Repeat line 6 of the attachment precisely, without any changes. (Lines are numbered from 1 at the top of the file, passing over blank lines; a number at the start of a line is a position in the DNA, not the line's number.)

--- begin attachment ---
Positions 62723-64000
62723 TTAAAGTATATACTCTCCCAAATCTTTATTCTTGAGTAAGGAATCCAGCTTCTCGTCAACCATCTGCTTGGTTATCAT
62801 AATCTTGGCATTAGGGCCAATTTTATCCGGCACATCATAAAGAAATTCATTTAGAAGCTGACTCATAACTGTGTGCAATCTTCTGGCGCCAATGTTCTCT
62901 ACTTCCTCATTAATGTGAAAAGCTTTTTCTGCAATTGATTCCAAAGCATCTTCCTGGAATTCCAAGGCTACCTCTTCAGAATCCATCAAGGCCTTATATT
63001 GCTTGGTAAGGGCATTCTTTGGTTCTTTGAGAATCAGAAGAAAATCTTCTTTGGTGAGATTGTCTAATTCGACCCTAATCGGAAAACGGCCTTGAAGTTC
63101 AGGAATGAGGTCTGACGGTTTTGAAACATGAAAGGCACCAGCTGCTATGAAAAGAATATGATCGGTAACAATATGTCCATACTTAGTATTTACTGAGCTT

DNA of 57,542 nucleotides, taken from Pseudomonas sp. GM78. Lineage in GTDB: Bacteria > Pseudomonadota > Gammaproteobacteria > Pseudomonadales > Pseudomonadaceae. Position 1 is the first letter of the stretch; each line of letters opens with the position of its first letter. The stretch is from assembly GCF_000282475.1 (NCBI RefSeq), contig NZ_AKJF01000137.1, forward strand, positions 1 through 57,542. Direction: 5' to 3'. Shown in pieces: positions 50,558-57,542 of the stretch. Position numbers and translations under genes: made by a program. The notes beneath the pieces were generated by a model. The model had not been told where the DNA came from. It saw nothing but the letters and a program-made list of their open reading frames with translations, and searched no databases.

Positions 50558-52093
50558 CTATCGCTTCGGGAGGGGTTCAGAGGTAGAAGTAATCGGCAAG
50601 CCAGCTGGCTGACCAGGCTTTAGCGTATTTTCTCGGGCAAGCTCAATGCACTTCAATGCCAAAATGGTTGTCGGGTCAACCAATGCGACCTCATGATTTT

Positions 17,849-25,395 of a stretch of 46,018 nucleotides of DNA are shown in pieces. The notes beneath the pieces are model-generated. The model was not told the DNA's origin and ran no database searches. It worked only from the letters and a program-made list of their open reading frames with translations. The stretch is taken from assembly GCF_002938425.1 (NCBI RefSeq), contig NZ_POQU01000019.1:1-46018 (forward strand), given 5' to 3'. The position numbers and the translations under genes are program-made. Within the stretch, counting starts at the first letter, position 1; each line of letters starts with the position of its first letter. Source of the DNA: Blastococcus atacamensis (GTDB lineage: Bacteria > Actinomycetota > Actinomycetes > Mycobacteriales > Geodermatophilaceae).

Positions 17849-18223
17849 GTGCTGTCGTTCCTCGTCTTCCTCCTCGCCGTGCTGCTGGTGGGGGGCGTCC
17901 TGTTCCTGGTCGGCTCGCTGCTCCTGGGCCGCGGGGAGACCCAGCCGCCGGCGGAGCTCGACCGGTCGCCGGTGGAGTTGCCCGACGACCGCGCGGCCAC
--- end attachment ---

63101 AGGAATGAGGTCTGACGGTTTTGAAACATGAAAGGCACCAGCTGCTATGAAAAGAATATGATCGGTAACAATATGTCCATACTTAGTATTTACTGAGCTT